Sunday June 24 2012
'Twas not a dark and stormy night, but a late afternoon for a mare weeks overdue.
In all my years around horses, I've never witnessed a foal being born. Carol called me this evening, "Mirage is having her baby now!"
Judy and I rushed over, and…. waited.
The mare laid down and got up, laid down, rolled, got up, paced, laid down and strained and rested and strained and rolled… I started getting a little nervous. Was she supposed to be rolling?? (yes) How long was this supposed to take? What if something went wrong? We live out in the boonies - it's not like a vet can get out here short of a few hours.
When the mare's water broke, we knew it shouldn't be long now. But we waited… and waited… She'd lay there, strain, lay there, sit and look at her belly, lay some more, get up, go right back down, lay there, sit and look at her belly… for HOURS it seemed.
Finally, we could see the foal sack starting to emerge, but that stage seemed to take forever, too, with the mare getting up and down a more few times.
Eventually we could make out a hoof inside the sack, then another slightly behind the first (the correct presentation), but even that stage seemed to take forever, with the mare getting up and down a few more times again.
Then she laid down, and then came the final heaving, but not much more of the foal progressed into the world… and then the foal sack broke. Not good.
Carol was already there, had her hands on the one leg… but she could no longer find the other leg. The clock was ticking - if the foal didn't get out soon, he'd suffocate. Finally she found the leg and started pulling when the mare contracted… but the foal still wasn't moving, and now it was getting a little more urgent. Judy and I jumped in, each of us grabbing a foal leg, while Carol pulled the sack off the baby's nose, and when the mare pushed, we three humans pulled for all we were worth... and out slid the first 3/4 (the widest part) of the baby.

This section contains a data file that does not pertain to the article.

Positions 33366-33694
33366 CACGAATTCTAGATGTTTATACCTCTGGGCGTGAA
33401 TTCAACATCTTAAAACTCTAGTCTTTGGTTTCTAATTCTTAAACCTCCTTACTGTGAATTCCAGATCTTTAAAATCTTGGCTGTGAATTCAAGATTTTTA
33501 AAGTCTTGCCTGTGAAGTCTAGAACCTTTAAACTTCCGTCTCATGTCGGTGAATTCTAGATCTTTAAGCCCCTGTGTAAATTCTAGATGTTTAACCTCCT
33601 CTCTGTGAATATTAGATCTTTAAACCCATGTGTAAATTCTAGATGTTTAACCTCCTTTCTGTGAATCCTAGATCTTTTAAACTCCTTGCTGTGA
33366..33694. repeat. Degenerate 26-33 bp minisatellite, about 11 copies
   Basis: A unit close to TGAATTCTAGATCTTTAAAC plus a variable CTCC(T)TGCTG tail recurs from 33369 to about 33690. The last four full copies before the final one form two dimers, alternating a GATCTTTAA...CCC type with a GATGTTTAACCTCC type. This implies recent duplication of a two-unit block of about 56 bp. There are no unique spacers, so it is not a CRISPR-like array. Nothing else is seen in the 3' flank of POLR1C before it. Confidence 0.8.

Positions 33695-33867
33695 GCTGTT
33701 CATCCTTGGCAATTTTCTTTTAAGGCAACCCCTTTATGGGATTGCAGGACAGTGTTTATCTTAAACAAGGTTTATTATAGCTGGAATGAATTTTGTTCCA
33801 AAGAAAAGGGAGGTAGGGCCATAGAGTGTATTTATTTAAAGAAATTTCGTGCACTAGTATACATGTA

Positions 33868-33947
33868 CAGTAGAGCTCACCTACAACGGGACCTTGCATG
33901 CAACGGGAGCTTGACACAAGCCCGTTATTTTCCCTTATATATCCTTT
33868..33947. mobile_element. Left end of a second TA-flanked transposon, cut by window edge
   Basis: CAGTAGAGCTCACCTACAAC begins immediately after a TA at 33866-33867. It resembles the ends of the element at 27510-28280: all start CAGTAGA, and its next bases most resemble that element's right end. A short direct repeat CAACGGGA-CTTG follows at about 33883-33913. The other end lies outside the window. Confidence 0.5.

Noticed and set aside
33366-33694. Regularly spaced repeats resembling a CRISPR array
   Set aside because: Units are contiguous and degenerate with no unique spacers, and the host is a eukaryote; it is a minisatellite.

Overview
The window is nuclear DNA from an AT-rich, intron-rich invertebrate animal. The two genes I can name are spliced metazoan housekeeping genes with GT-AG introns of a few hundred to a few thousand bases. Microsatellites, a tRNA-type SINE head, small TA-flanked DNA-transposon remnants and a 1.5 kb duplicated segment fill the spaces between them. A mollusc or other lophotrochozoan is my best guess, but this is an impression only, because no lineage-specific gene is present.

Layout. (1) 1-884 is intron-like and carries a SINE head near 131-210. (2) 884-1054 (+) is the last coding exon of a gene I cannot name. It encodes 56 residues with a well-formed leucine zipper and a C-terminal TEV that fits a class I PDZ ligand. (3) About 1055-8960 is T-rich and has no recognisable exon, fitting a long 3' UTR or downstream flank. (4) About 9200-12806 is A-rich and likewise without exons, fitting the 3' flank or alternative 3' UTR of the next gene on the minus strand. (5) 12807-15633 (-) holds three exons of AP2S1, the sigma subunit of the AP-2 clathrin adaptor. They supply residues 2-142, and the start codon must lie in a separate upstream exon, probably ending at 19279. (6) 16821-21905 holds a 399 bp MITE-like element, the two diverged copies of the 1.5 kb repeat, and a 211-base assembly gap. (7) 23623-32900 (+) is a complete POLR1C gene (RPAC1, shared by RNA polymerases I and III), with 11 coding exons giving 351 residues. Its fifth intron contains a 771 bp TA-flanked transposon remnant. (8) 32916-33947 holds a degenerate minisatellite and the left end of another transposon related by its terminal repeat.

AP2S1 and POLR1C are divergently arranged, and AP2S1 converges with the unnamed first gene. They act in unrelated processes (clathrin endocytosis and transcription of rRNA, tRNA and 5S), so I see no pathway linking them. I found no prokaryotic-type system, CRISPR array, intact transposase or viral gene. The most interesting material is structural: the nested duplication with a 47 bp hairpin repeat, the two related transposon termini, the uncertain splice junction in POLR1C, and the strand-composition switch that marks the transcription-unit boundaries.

His tongue was hanging out of his mouth, and he looked… limp… well, dead...
and then he blinked an eye.
LJ Owyhee Quartzite was one Big-A** live foal. When I say he was big, I mean he was born with giraffe legs! I don't see how that thing fit in the mare much less came out of her.
No time to waste in this new world - within five minutes he was working on standing up.
That was enough horse birthing for me - too stressful!
check out the bottom of the foal feet when they're born!
The night report from Carol was that he made it up and nursed, and the mare passed the afterbirth.
Carol's photo of The Big Q on his first day on earth.
And all is well on the crick in Owyhee.